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Subject: Re: [boost] Provisional Boost.Generic and Boost.Auto_Function (concepts without concepts)
From: Matt Calabrese (rivorus_at_[hidden])
Date: 2010-12-15 15:48:31

On Wed, Dec 15, 2010 at 2:07 PM, Dave Abrahams <dave_at_[hidden]> wrote:

> I have some concerns over the use of valid expressions rather than
> pseudosignatures; they tend to make it very difficult to write correct
> algorithms.

I'm not sure I immediately understand your concerns, so please elaborate.
For what it's worth, I do plan on eventually supporting pseudosignatures,
though the macro will internally translate the pseudosignature to their
corresponding "expression validity check" anyway (but with the added benefit
of more likely being able to be translated directly to what may be C++1x
concept pseudosignatures, though this is not really my concern for now). The
reason I didn't take this approach from the start is it is much more
complicated to preprocess a pseudosignature parameter -- in particular, I'd
need special handling of operators (I.E. users would have to spell
operator++ as operator pre_inc and the macro internally would have to handle
each operator explicitly, which will be a fairly tedious undertaking). If
you can explain what exactly you feel is problematic with the current
approach in more detail I have no problem with eventually scrapping the
current interface and only supporting pseudosignatures instead.

Can you create archetypes from these concept definitions
> and do compile-time checking of algorithm bodies? Have you tried to
> (re-)write any interesting algorithms using these concepts?

As for archetypes do you mean automatically create archetypes? If so, then
no. Is this the problem you see with the "valid expression" approach over
pseudosignatures? I'd imagine that with pseudosignatures it may be possible
for me to automatically generate archetypes, though I'd have to give it
further thought. That alone is certainly a convincing argument for
pseudosignatures, however, I can see the macro getting fairly complicated if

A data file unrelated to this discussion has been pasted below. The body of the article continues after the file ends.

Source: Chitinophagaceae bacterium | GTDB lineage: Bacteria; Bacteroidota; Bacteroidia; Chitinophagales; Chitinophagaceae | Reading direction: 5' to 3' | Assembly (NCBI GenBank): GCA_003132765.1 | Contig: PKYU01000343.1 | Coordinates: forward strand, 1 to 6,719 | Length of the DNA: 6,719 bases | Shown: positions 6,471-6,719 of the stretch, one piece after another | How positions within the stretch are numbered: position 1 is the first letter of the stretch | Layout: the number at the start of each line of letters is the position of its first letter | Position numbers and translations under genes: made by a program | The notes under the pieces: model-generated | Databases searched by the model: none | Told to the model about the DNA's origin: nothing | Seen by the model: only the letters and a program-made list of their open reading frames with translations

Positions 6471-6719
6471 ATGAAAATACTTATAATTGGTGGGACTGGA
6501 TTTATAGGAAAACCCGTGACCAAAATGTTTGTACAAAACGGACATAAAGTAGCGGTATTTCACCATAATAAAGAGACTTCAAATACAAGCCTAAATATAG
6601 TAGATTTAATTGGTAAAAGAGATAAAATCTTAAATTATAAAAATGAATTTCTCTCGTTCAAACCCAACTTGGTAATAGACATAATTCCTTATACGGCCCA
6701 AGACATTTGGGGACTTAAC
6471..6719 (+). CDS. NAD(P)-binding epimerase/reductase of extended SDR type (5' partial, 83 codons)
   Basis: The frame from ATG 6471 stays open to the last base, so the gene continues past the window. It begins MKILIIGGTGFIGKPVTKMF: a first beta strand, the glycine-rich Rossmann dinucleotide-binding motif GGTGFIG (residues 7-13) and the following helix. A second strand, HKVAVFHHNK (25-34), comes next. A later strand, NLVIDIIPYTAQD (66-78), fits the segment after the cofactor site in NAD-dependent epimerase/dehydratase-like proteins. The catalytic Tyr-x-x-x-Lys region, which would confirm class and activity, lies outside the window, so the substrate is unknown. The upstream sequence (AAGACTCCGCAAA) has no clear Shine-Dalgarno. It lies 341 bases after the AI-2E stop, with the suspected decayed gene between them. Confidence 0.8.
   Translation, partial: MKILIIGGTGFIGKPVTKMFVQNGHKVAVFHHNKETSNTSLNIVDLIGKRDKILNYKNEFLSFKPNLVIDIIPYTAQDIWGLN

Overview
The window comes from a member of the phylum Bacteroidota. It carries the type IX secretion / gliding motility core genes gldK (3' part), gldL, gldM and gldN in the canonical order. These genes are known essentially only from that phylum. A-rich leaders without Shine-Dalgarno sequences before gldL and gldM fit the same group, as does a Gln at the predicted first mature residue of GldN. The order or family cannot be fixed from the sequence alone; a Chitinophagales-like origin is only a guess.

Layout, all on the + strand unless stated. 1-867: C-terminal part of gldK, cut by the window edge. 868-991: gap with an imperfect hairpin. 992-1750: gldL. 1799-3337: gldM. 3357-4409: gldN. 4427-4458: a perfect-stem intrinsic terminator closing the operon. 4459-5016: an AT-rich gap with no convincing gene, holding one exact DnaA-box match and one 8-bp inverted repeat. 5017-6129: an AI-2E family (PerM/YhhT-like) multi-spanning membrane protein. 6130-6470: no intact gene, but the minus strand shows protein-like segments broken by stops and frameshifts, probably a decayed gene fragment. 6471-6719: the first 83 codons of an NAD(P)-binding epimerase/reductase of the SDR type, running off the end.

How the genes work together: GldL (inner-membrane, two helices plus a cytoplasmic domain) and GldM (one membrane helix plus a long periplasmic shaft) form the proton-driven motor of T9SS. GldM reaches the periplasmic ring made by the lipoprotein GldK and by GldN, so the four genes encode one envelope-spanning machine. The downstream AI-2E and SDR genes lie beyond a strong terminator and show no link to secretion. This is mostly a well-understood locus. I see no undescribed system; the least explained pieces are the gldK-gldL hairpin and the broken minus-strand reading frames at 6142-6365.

such functionality is to be fully-featured. If I do eventually follow that
idea, it will likely take quite some time to implement.

As for writing algorithms with the concepts, no, I haven't done so yet other
than an Auto_Function "advance" that uses concept-based overloading.
Unfortunately, things end up being verbose and loaded with parentheses.
Manual tag dispatching ends up being cleaner in practice, so the benefits
are questionable. The main advantage here is that such "category" types that
are used for tag dispatching don't have to be created to begin with since
the concepts themselves can be used directly. Here's the "advance"
implementation I use for testing. It is actually much more complicated than
std::advance because I'm using the return type to determine which overload
is picked. Try to look past that complexity since it wouldn't be there in an
actual implementation.

Anyway, at the moment such rewrites aren't very interesting except for being
able to do concept-based overloads, since currently the only concept maps
that are supported are empty concept maps. With regards to the iterator
concepts, associated types are still accessed via iterator_traits as opposed
to via a concept_map directly because I have yet to fully implement
associated types with concept maps. So, at this point, Generic is really
only worthwhile for "pretty" asserts and concept-based overloading, though
that should hopefully change in the near future.

-Matt Calabrese

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